Songs published in 1930 included "Georgia on My Mind" by Hoagy Carmichael & Stuart Gorrell and "I Got Rhythm" by George & Ira Gershwin.  Top hits included "Happy Days Are Here Again" by Charles King and "Puttin' On The Ritz" by Harry Richman.
  
<!-- ''Wings'' won Best Picture at the first Academy Awards while ''Gold Diggers of Broadway'', ''Sunnyside Up'', ''The Cock-Eyed World'', ''Welcome Danger'', and ''The Desert Song'' were the top-grossing filmsWarner Baxter and George Arliss took the Best Actor awards and Mary Pickford was Best Actress.  Books published in 1929 included ''The Seven Dials Mystery'' by Agatha Christie, ''A Farewell to Arms'' by Ernest Hemingway, ''The Roman Hat Mystery'' by Ellery Queen, and ''All Quiet on the Western Front'' by Erich Maria Remarque.
+
''All Quiet on the Western Front'' was the top-grossing film and won Academy Awards for Best Picture and Best Director (Lewis Milestone).  Other top-grossing films included ''Whoopee!'', ''Hell's Angels'', ''Animal Crackers'', and ''Feet First''.  George Arliss took the Best Actor award and Norma Shearer was Best Actress.
  
Notable births in 1930 included .  Notable deaths included . -->
+
Notable births in 1930 included film and television executive Roy E. Disney, astronaut Buzz Aldrin, singer Bobby “Blue” Bland, actor Gene Hackman, televangelist Pat Robertson, composer and lyricist Stephen Sondheim, actor Steve McQueen, Supreme Court Justice Sandra Day O'Connor, German Chancellor Helmut Kohl, film director Richard Donner, politician Harvey Milk, actor Clint Eastwood, billionaire Ross Perot, businessman George Steinbrenner, astronaut Neil Armstrong, musician Don Ho, actor Sean Connery, entrepreneur Warren Buffett, and musician Ray Charles.  Notable deaths included writer D. H. Lawrence; President William Howard Taft; writer Sir Arthur Conan Doyle; actor Lon Chaney, Sr; and industrialist Herbert Henry Dow.
  
 
{{Decade box|193|192|194}}
 
{{Decade box|193|192|194}}
 
[[Category:1930|*]]
 
[[Category:1930|*]]

Latest revision as of 05:11, 24 September 2020

1930 was the 59th year after the founding of the city of Birmingham.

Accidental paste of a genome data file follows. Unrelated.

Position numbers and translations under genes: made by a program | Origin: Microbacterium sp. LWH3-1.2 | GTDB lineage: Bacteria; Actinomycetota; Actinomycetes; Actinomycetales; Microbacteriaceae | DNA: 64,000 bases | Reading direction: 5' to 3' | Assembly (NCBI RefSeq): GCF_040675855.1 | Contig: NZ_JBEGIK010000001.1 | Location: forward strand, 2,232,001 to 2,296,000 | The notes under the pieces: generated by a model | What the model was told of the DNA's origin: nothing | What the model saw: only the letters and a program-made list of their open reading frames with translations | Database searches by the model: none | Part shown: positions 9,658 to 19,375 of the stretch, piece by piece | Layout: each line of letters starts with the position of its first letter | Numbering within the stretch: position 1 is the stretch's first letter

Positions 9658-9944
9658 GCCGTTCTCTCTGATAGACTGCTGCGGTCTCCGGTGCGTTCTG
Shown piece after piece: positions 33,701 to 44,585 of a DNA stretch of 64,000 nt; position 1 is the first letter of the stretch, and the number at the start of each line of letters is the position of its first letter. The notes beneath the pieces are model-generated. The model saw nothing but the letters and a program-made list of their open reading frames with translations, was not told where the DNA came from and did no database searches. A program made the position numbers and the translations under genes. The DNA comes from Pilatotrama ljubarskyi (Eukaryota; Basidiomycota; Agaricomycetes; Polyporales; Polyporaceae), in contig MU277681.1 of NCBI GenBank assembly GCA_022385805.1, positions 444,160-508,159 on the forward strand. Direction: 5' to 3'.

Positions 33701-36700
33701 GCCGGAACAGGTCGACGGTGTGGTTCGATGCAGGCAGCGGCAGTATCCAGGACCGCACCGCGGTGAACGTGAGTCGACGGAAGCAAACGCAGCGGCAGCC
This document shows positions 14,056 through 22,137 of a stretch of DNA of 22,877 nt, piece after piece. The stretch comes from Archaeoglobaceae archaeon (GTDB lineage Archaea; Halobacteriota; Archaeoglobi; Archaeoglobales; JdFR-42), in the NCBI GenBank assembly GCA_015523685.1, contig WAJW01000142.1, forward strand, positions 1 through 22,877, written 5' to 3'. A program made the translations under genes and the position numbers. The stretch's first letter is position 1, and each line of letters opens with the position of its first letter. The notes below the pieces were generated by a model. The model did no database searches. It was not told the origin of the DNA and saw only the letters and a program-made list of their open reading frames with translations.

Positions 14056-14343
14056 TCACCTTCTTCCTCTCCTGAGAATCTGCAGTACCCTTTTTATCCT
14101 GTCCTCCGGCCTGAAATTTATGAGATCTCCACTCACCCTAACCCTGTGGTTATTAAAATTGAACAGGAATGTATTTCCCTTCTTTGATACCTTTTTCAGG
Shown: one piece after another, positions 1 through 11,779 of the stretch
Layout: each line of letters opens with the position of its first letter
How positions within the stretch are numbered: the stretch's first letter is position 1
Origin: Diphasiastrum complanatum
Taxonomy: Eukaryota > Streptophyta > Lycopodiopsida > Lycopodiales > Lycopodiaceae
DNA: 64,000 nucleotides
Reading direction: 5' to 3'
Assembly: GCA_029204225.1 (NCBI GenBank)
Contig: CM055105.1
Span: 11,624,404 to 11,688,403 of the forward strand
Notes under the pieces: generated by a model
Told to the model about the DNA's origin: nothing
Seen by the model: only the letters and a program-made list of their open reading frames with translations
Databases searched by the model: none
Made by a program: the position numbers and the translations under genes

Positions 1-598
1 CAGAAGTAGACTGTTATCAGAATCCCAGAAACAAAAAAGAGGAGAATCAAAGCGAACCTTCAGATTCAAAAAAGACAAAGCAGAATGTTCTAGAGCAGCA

Events

Business

Religion

Sports

Works

Buildings

Music

Individuals

Births

Graduations

Marriages

Deaths

Context

In 1930, the Great Depression continued. The dwarf planet Pluto was discovered. Mahatma Gandhi led the Dandi Salt March protesting the British-imposed salt tax. The first frozen foods of Clarence Birdseye went on sale in Springfield, Massachusetts. Turkish cities Constantinople and Angora officially became Istanbul and Ankara. Twinkies, Neoprene, and the chocolate chip cookie were invented. The Shadow debuted on radio. Betty Boop debuted in Dizzy Dishes. Karl Landsteiner won the Nobel Prize for Medicine for his earlier discovery of human blood types and work in blood transfusions.

Books published in 1930 included As I Lay Dying by William Faulkner, The Maltese Falcon by Dashiell Hammett, The Little Engine That Could by Watty Piper, and 1066 and All That by W. C. Sellar and R. J. Yeatman. The Nobel Prize for Literature went to Sinclair Lewis.

Songs published in 1930 included "Georgia on My Mind" by Hoagy Carmichael & Stuart Gorrell and "I Got Rhythm" by George & Ira Gershwin. Top hits included "Happy Days Are Here Again" by Charles King and "Puttin' On The Ritz" by Harry Richman.

All Quiet on the Western Front was the top-grossing film and won Academy Awards for Best Picture and Best Director (Lewis Milestone). Other top-grossing films included Whoopee!, Hell's Angels, Animal Crackers, and Feet First. George Arliss took the Best Actor award and Norma Shearer was Best Actress.

Notable births in 1930 included film and television executive Roy E. Disney, astronaut Buzz Aldrin, singer Bobby “Blue” Bland, actor Gene Hackman, televangelist Pat Robertson, composer and lyricist Stephen Sondheim, actor Steve McQueen, Supreme Court Justice Sandra Day O'Connor, German Chancellor Helmut Kohl, film director Richard Donner, politician Harvey Milk, actor Clint Eastwood, billionaire Ross Perot, businessman George Steinbrenner, astronaut Neil Armstrong, musician Don Ho, actor Sean Connery, entrepreneur Warren Buffett, and musician Ray Charles. Notable deaths included writer D. H. Lawrence; President William Howard Taft; writer Sir Arthur Conan Doyle; actor Lon Chaney, Sr; and industrialist Herbert Henry Dow.

1930s
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Births - Deaths - Establishments - Events - Works